The workspace typology has jumped 5 years. We slowly moved away from cubicles and single office spaces into the open-plan office, that most of us have come to know. It was projected by designers that we would start to transition from the static desk to the digital workspaces in the next 10 years, Covid-19 has propelled us to start utilising tools like Microsoft Teams and Zoom, both of which were created in the early 2010’s. We, the workforce are connecting online, cutting out the commute, the office and the physical interaction a lot quicker than what was expected.”

Diego Diaz, Tour Manager LinkedIn: diego-diaz-539b7061

Jack Hoe, Interior Architectural Designer @insideout_arch


SO... Where To From Here? We all have a responsibility in these times, both brands and people alike, to ensure our well-being and safety both in body and spirit. While Gen C continue to consume content and create at scale, no matter what platform or passion, we all want community and connection in our lives. We don’t conclusively know exactly how things will turn out, but we do know that people and the cultures that bind us together will continue to change and adapt. Whatever the mix of physical and digital our future holds for us, finding sanity in the chaos together requires empathy and a willingness to connect, listen and engage.

“Gone are the days when people can be defined through a single lens of age, gender, skin colour or sexual orientation. The truth is our intersections and lived experiences are what define who we are. Gen C inherently accepts this diversity as a fact and leans into inclusivity and shared values to chart the way forward.� Emily. K. Graham, Chief Diversity and Inclusion Officer, True Mosaic Practice Lead

The New Culture of Brand Behaviour 1 2 3 4 Do more:

Do less:

Think beyond profit, consider the greater good


Be honest:


Be encouraging:

Be trustworthy and direct with information, actions talk

Be aware:

Rely on the connections and successes of yesterday


Shine a light on the little things that can make a big difference

Do good:

Remain aware of others and their different perspectives and needs


Add value in any way possible, provide platforms, give back


Take action:

Step up, and step up genuinely, you will see the benefits



Your brand values and where they need to change

Be interested:

Ask questions and don’t assume, most importantly listen!

Be demanding: Changes made today need to stick, not slip


ABOUT FLEISHMANHILLARD FleishmanHillard specialises in public relations, reputation management, public affairs, brand marketing, digital strategy, social engagement and content strategy. FleishmanHillard was named 2019 PRWeek U.S. Outstanding Large Agency; 2019 Holmes Report North America Large Agency of the Year; ICCO Network of the Year – Americas 20172019; Agency of the Year at the 2017 and 2018 North American Excellence Awards; 2018 Large Consultancy of the Year by PRWeek UK; PR News’ Best Places to Work in PR 2016-2018; Human Rights Campaign Best Places to Work for LGBTQ Equality 2018-2020; PR Awards Asia 2017 Greater China Agency of the Year; and NAFE’s “Top Companies for Executive Women” 2010-2020. The firm’s award-winning work is widely heralded, including at the Cannes International Festival of Creativity. FleishmanHillard is part of Omnicom Public Relations Group, and has 80 offices in more than 30 countries, plus affiliates in 50 countries. For more information, please contact:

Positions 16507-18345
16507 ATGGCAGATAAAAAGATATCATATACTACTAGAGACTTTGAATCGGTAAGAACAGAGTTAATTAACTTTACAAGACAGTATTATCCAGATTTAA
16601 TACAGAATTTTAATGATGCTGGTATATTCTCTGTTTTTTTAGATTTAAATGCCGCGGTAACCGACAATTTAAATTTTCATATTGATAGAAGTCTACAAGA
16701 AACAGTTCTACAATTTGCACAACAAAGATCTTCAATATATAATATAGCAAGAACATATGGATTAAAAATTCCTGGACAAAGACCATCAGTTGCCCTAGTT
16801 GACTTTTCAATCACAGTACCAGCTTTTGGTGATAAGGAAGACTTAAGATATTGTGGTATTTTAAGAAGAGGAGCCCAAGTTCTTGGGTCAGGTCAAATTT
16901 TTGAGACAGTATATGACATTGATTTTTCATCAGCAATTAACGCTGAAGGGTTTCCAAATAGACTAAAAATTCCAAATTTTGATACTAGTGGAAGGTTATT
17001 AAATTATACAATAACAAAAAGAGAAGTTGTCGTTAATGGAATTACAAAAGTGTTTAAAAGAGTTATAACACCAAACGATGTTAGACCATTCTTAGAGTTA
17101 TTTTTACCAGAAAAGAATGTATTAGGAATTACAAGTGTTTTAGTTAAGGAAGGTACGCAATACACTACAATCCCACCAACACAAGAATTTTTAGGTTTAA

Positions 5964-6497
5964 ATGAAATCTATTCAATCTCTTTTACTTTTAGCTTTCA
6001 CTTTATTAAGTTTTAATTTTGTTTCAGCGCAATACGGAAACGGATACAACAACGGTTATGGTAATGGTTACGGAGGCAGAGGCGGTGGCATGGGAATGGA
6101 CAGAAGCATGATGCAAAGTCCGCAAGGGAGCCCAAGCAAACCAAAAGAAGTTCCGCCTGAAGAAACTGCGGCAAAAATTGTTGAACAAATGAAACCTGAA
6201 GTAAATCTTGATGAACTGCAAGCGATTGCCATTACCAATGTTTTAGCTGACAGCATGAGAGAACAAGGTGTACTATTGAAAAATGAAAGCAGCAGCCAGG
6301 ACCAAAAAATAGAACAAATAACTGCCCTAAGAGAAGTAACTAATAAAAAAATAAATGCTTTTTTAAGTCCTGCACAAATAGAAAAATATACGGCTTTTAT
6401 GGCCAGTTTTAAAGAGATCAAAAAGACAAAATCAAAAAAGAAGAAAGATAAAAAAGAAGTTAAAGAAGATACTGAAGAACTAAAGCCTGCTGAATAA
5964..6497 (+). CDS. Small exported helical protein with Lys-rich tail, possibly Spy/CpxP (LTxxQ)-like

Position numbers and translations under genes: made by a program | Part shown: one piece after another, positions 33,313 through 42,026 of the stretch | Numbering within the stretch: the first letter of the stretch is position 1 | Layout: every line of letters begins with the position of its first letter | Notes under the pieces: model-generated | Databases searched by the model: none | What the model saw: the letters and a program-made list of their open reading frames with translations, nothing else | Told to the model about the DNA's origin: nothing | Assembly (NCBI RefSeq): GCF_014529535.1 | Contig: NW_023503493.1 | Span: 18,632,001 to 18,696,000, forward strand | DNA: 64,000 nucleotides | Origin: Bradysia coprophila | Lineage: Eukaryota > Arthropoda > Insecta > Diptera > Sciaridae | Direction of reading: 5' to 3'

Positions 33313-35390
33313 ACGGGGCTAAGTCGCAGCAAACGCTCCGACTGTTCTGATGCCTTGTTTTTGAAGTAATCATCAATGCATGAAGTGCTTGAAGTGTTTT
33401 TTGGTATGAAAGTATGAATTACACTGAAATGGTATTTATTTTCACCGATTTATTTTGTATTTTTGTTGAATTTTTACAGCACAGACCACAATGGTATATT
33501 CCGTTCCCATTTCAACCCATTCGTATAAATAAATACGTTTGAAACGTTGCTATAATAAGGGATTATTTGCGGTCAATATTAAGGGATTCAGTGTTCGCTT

appendix end notes Further reports referenced for this report:

Additional sources:



Canvas8, How are people reacting to the impact of COVID-19? ii. Canvas8, Pandemic Culture – Living Report iii. Canvas8, How will COVID-19 impact long-term behaviours? iv. Canvas8, Americans want authenticity in brands COVID-19 efforts v. Netbase, Monitoring Consumer Investment Mindset in Light of COVID vi. Netbase, COVID-19 may have changed CPG forever vii. MorningConsult, How our favourite pastimes will change in a post COVID-19 world viii. GWI, Why we need to be critical of our postcoronavirus predictions ix. Quid, Cause marketing for Coronavirus and beyond x. FleishmanHillard, COVID-19 Mindset: How the global pandemic is shaping global consumer attitudes and behaviour xi. FleishmanHillard, Purpose 2.0 and Purpose POV COVID-19 xii. FleishmanHillard, Project Z xiii. Brandwatch, Covid-19 Bi-weekly Consumer Insights xiv. Protein, What are you really going to change? xv. Harris Insights and Analytics, The Harris Poll COVID19 xvi. CGA, COVID-19: The Lockdown Consumer xvii. Mower Insight, How Brands Should Respond During the COVID-19 Crisis xviii. Kantar, COVID-19 Barometer xix. FleishmanHillard, COVID-19 Mindset: Wave Two, Adapting and Recalibrating coronavirus-streamelements-arsenalgg-twitch-youtubelivestream-numbers 2. apr/20/art-world-coronavirus-pandemic-online-artistsgalleries 3. 4. 5. 6. dosomethingorg-launches-weekly-survey-togauge-gen-zs-opinions-and-concerns-on-covid-19crisis-301038300.html 7. 8. 9. 10. brands-in-a-pandemic-world-insights-fromkantars-covid-19-barometer/43422